Acupuncture is a treatment often recommended for migraines. Although the risks of acupuncture are relatively low compared to other available treatments for migraines, a recent study investigates the long-term effects of acupuncture therapy.
Migraines are a leading cause of disability in the category of neurological conditions. Between 25% and 38% of individuals with migraines require preventative treatment. Pharmacological treatments for migraines are available, however, they pose high risks of adverse effects such as fatigue, weight gain, and gastrointestinal intolerance. Due to these side effects, acupuncture is often suggested as an alternative, low-risk treatment. A study published in the Journal of the American Medical Association – Internal Medicine analyzes long-term effects of acupuncture therapy in response to migraines.
A randomized clinical trial was conducted over a 4-week treatment period. Results were recorded for the following 20 weeks as well. Individuals were placed into one of three categories: patients receiving true acupuncture, patients receiving sham acupuncture, and patients on a waiting-list control group. 249 participants spanning the ages of 18 to 65 were included in the study. All participants were identified as experiencing migraines based on pre-determined criteria, and with a frequency of 2 to 8 times a month. Participants were asked to maintain diaries to record migraines.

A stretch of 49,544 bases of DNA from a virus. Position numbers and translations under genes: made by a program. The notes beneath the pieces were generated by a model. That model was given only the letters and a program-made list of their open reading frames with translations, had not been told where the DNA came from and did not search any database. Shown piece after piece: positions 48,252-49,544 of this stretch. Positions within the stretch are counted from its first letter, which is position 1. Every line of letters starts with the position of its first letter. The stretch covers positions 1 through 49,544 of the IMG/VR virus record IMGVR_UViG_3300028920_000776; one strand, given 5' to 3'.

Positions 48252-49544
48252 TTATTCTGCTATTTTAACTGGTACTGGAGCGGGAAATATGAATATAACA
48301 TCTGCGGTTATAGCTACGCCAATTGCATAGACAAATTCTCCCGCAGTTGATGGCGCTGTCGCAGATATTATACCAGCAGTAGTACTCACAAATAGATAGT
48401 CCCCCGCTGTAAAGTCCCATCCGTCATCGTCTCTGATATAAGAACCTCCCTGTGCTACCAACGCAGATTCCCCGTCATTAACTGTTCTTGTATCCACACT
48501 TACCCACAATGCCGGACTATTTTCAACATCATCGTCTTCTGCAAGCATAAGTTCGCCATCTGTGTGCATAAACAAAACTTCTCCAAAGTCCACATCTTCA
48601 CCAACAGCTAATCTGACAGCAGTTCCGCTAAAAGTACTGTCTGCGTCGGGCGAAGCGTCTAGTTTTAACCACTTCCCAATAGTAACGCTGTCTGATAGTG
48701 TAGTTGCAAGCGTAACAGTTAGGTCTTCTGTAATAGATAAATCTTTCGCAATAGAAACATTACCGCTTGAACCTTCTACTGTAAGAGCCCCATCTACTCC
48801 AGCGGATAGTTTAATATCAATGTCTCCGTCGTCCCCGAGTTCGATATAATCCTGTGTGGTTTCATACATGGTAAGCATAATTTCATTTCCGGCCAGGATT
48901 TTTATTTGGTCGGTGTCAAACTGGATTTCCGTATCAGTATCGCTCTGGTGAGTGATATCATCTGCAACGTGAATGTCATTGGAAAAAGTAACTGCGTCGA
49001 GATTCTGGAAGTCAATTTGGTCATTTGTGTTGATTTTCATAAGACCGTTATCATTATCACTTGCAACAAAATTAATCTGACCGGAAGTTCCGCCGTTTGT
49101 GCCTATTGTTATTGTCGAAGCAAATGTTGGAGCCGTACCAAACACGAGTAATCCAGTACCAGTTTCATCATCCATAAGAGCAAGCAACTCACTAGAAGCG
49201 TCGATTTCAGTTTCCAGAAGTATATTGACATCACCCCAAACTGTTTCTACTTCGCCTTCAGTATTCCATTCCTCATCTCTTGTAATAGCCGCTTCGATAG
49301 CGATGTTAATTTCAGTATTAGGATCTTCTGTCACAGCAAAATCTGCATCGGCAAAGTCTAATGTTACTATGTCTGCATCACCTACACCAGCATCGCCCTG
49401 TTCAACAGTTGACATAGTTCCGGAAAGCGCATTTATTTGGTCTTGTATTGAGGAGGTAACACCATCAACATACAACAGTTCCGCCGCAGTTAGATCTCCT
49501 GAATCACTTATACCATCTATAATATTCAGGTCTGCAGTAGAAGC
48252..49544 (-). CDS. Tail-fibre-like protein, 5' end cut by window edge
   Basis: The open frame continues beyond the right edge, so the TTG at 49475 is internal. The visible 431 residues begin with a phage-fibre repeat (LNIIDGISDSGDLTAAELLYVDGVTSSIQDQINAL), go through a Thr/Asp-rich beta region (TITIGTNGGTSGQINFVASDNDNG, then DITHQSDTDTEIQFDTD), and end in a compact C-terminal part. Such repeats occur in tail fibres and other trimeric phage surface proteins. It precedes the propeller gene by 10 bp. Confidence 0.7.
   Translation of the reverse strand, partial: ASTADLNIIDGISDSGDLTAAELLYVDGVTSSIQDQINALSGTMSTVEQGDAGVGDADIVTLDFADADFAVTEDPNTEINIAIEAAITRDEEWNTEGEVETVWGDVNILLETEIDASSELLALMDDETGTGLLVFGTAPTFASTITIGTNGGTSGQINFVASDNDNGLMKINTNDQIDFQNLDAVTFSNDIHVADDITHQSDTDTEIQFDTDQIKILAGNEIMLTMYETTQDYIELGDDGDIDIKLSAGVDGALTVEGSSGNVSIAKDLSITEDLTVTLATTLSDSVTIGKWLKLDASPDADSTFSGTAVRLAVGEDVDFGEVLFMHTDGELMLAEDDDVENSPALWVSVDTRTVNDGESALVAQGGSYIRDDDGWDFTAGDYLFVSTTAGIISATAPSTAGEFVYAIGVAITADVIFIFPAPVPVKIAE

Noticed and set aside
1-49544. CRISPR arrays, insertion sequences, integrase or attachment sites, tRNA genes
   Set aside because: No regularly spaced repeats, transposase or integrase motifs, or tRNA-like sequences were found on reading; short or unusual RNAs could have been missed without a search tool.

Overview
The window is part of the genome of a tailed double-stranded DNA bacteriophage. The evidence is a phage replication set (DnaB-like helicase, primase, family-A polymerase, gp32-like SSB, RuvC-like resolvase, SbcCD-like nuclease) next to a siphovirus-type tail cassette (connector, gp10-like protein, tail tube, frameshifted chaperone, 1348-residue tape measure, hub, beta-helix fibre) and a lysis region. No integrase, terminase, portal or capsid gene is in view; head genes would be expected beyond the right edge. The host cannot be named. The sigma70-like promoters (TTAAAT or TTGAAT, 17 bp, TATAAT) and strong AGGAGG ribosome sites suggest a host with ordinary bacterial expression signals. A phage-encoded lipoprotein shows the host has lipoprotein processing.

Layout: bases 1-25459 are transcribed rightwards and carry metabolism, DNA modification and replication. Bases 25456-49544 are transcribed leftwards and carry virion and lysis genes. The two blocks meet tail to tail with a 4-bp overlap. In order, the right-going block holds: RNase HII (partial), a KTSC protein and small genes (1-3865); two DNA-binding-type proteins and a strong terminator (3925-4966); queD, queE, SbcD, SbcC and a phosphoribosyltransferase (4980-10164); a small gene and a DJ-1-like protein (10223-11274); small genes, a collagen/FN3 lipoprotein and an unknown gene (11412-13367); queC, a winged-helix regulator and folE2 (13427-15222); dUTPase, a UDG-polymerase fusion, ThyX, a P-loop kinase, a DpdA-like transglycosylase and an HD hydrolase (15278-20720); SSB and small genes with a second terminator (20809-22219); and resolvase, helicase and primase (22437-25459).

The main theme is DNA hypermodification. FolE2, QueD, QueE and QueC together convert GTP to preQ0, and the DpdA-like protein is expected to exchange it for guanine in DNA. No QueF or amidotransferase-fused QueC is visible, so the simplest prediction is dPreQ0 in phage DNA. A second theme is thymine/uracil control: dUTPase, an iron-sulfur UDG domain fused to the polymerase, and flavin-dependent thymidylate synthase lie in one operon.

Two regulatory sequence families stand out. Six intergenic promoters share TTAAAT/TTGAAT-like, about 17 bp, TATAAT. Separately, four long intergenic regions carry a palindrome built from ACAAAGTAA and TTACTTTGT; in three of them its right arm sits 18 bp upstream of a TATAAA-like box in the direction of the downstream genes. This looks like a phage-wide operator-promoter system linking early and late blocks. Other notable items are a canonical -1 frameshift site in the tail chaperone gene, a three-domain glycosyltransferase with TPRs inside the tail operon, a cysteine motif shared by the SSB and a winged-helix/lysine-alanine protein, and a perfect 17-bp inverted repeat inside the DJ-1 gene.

The study identified a significant change in the frequency of migraines at the 16-week point. The greatest decrease in frequency was identified in the true acupuncture group, followed by the sham acupuncture group. The control group had the smallest change in frequency. A significant difference was recorded between the true acupuncture category and the sham acupuncture category, while there was no statistical difference between the sham acupuncture category and the control group. The study concluded that true acupuncture may be related to reduced migraine frequency in comparison to sham acupuncture or assignment to a waiting list.
The study revealed beneficial information in favour of acupuncture therapy to treat migraines. As it was initially identified, acupuncture therapy provided a low-risk alternative to the pharmacological treatments available for migraines. The study confirms the efficacy of acupuncture therapy in preventing future migraines. Based on the data, medical and health care professionals may be increasingly encouraged to recommend acupuncture as a treatment for migraines. These results further indicate that acupuncture is an efficient therapy with minimal side effects, providing optimal results for patients experiencing migraines.
Written By: Shrishti Ahuja, BSc